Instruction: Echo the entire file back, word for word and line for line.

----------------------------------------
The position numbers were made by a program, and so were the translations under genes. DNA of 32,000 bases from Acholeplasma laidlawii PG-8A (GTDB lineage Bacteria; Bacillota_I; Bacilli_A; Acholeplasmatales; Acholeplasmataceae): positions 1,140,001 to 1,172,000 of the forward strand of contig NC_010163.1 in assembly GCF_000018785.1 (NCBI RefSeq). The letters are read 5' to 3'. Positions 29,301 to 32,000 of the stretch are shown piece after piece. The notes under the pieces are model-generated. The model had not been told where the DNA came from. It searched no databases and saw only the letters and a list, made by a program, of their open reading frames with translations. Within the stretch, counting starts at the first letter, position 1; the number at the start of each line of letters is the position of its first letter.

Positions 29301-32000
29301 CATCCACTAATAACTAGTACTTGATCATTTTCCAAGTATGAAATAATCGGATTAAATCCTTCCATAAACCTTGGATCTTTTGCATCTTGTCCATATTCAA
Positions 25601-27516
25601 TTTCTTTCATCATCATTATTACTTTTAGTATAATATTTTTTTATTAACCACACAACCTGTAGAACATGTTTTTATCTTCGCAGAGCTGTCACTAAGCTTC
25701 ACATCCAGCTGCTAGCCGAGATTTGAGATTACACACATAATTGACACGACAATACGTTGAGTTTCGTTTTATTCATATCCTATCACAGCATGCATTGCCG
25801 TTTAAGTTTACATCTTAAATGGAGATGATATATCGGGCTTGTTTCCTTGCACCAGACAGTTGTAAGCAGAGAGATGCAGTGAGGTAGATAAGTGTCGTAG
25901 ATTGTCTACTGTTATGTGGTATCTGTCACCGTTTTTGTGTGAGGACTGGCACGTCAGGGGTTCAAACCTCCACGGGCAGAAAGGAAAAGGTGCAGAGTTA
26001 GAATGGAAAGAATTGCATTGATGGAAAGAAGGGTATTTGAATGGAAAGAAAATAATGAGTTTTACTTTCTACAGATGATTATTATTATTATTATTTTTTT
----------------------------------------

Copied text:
The position numbers were made by a program, and so were the translations under genes. DNA of 32,000 bases from Acholeplasma laidlawii PG-8A (GTDB lineage Bacteria; Bacillota_I; Bacilli_A; Acholeplasmatales; Acholeplasmataceae): positions 1,140,001 to 1,172,000 of the forward strand of contig NC_010163.1 in assembly GCF_000018785.1 (NCBI RefSeq). The letters are read 5' to 3'. Positions 29,301 to 32,000 of the stretch are shown piece after piece. The notes under the pieces are model-generated. The model had not been told where the DNA came from. It searched no databases and saw only the letters and a list, made by a program, of their open reading frames with translations. Within the stretch, counting starts at the first letter, position 1; the number at the start of each line of letters is the position of its first letter.

Positions 29301-32000
29301 CATCCACTAATAACTAGTACTTGATCATTTTCCAAGTATGAAATAATCGGATTAAATCCTTCCATAAACCTTGGATCTTTTGCATCTTGTCCATATTCAA
Positions 25601-27516
25601 TTTCTTTCATCATCATTATTACTTTTAGTATAATATTTTTTTATTAACCACACAACCTGTAGAACATGTTTTTATCTTCGCAGAGCTGTCACTAAGCTTC
25701 ACATCCAGCTGCTAGCCGAGATTTGAGATTACACACATAATTGACACGACAATACGTTGAGTTTCGTTTTATTCATATCCTATCACAGCATGCATTGCCG
25801 TTTAAGTTTACATCTTAAATGGAGATGATATATCGGGCTTGTTTCCTTGCACCAGACAGTTGTAAGCAGAGAGATGCAGTGAGGTAGATAAGTGTCGTAG
25901 ATTGTCTACTGTTATGTGGTATCTGTCACCGTTTTTGTGTGAGGACTGGCACGTCAGGGGTTCAAACCTCCACGGGCAGAAAGGAAAAGGTGCAGAGTTA
26001 GAATGGAAAGAATTGCATTGATGGAAAGAAGGGTATTTGAATGGAAAGAAAATAATGAGTTTTACTTTCTACAGATGATTATTATTATTATTATTTTTTT